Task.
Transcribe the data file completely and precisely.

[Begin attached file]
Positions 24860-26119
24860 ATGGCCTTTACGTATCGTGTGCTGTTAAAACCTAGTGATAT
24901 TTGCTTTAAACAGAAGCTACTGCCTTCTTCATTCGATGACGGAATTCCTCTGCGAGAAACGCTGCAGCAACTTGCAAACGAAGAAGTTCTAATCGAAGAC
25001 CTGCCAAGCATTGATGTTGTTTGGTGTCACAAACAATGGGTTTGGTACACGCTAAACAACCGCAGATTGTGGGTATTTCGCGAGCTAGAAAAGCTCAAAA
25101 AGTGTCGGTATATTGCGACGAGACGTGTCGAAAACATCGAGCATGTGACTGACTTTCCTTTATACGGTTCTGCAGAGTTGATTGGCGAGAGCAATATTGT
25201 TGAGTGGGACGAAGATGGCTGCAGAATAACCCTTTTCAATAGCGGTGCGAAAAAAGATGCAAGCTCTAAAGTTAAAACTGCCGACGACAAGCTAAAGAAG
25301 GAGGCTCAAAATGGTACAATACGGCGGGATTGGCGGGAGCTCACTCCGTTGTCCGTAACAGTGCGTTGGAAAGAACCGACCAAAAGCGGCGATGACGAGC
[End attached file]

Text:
Positions 24860-26119
24860 ATGGCCTTTACGTATCGTGTGCTGTTAAAACCTAGTGATAT
24901 TTGCTTTAAACAGAAGCTACTGCCTTCTTCATTCGATGACGGAATTCCTCTGCGAGAAACGCTGCAGCAACTTGCAAACGAAGAAGTTCTAATCGAAGAC
25001 CTGCCAAGCATTGATGTTGTTTGGTGTCACAAACAATGGGTTTGGTACACGCTAAACAACCGCAGATTGTGGGTATTTCGCGAGCTAGAAAAGCTCAAAA
25101 AGTGTCGGTATATTGCGACGAGACGTGTCGAAAACATCGAGCATGTGACTGACTTTCCTTTATACGGTTCTGCAGAGTTGATTGGCGAGAGCAATATTGT
25201 TGAGTGGGACGAAGATGGCTGCAGAATAACCCTTTTCAATAGCGGTGCGAAAAAAGATGCAAGCTCTAAAGTTAAAACTGCCGACGACAAGCTAAAGAAG
25301 GAGGCTCAAAATGGTACAATACGGCGGGATTGGCGGGAGCTCACTCCGTTGTCCGTAACAGTGCGTTGGAAAGAACCGACCAAAAGCGGCGATGACGAGC